The Policing topic examines the recruitment and role of police officers within the St. Louis Metropolitan Police Department in the justice system.
The eight indicators in this topic quantify racial disparities in policing, and suggest ways we can make progress toward equitable outcomes. The indicator reports that follow will allow the City of St. Louis and all stakeholders to evaluate policies from a fact-based, verifiable perspective. We’ll be able to learn from the data, see what’s working and what’s falling short, and use these insights to double down on good investments and experiment with new policies.
The Policing topic examines the demographics of the police department, the police recruiting pipeline, and how residents experience policing.
Today, the demographics of the police force do not fully reflect the community it serves. Racial disparities persist throughout the talent pipeline for police officers, from the number of applicants to trainee graduation rates. Black people are less likely to apply to be a police officer and less likely to complete officer training.
However, minority officers are earning leadership positions at nearly equal rates as white officers. Equitable promotion practices will help the City of St. Louis retain the experienced officers it needs.
The data also show that currently, residents of different races experience law enforcement differently. Black people in St. Louis are more likely to be stopped while driving, be arrested for municipal violations, and live in areas where police report more incidents of use of force.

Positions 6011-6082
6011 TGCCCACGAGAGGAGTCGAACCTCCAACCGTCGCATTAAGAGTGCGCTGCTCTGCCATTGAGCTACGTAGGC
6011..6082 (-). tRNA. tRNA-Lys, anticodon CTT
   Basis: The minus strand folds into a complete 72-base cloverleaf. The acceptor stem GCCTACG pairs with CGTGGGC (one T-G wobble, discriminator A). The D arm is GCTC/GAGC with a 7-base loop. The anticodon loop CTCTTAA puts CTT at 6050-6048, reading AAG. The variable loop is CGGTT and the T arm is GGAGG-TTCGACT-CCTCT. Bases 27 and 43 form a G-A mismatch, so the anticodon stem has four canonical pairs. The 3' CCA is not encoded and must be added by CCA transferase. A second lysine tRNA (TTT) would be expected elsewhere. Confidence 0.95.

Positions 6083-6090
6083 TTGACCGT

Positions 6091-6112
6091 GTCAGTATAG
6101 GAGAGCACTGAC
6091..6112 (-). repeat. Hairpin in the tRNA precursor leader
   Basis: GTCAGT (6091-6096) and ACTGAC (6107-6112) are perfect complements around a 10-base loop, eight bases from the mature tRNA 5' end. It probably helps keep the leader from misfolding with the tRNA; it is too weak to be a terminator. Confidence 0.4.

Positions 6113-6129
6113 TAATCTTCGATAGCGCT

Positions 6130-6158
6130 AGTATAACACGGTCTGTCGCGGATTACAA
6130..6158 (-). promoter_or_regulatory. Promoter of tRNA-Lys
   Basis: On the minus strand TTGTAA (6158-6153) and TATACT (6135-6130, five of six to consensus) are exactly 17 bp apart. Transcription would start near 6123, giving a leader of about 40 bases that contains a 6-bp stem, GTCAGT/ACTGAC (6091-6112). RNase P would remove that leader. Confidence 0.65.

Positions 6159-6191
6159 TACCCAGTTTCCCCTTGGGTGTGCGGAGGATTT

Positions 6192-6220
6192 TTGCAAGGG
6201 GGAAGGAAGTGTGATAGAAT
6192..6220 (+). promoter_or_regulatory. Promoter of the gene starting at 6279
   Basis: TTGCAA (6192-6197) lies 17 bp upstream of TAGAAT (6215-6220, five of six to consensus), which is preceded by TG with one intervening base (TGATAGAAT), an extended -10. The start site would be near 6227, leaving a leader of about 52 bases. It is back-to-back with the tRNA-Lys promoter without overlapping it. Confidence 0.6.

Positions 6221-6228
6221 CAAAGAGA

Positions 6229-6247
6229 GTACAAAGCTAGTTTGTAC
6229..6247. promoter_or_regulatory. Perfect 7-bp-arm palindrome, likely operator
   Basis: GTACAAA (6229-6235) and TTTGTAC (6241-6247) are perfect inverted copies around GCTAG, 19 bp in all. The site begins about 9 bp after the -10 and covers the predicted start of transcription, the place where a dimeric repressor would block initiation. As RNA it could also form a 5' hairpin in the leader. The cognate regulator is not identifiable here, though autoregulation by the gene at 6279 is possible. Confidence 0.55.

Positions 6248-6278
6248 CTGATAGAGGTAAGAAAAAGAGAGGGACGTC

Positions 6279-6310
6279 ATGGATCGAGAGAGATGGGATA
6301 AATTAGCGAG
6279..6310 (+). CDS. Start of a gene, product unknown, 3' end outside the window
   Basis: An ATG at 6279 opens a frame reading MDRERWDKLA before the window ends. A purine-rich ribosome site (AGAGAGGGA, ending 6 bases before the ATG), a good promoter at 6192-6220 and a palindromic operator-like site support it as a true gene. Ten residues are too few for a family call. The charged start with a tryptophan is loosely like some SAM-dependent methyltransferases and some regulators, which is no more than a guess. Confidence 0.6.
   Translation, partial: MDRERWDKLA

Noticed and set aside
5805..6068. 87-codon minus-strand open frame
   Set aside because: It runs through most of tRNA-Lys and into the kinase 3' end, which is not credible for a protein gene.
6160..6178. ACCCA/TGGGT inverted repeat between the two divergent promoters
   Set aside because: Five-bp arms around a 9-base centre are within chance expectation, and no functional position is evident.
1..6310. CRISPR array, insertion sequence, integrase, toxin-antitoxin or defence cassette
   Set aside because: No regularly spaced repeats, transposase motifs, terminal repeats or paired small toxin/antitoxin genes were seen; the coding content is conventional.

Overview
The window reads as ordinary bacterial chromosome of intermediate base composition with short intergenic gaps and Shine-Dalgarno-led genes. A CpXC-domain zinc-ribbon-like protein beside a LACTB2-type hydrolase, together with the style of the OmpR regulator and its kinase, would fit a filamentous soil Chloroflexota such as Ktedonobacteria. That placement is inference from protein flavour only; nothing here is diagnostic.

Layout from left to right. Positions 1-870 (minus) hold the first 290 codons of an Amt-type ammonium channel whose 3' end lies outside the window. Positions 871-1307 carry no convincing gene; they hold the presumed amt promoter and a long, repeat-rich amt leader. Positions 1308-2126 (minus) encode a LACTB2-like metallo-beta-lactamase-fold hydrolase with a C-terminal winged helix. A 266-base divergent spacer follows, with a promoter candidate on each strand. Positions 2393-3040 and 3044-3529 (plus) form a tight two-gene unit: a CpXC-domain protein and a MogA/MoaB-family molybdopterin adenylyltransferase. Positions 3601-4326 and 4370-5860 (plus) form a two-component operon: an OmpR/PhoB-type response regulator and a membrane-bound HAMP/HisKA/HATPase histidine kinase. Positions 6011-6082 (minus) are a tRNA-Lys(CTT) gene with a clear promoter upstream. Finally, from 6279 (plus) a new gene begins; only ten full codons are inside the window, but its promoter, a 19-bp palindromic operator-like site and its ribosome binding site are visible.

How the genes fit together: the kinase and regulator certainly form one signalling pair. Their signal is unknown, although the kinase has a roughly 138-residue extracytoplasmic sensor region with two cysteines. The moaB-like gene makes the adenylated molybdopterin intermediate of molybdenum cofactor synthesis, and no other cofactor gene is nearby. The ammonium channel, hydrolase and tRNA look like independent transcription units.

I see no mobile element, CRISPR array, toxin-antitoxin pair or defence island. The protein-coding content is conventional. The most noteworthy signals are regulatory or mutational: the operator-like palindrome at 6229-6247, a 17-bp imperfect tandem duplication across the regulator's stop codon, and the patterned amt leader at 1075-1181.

Lastly, the police force has not yet reached its goal of having 100% of patrol officers complete intensive crisis intervention training. A frequently trained and better prepared police force will help minimize unnecessary use of force.
A racially equitable police department will reflect the community it serves, enforce laws without bias or disparity, be trained to effectively and appropriately intervene in crises, and operate with the trust of the residents in St. Louis, regardless of their race.
For the Equity Indicators Project, the measures chosen focus on racial disparities. The indicators are reflective of the Ferguson Commission calls to action around law enforcement, but not all law-enforcement-related calls to action are addressed within the scope of this project.
What is our equity score for this topic?
The higher the score on a scale from 1 to 100, the closer we are towards achieving equity.
Which Calls to Action from the Ferguson Commission report are reflected in this topic?
Specific calls to action from the Ferguson Commission's report addressed in this topic include:
- Restoring Relations Through Community Policing by facilitating more positive police-community interactions
- Consolidate Law Enforcement Agencies across the St. Louis region, in particular to reduce contiguous jurisdictions ticketing individuals multiple times for single minor traffic violations.
- Include Implicit Bias and Cultural Responsiveness Training in POST and conduct a periodic officer certification process for officers every 2 years to ensure anti-bias and culturally responsive policing practices are being utilized by individual law enforcement officers.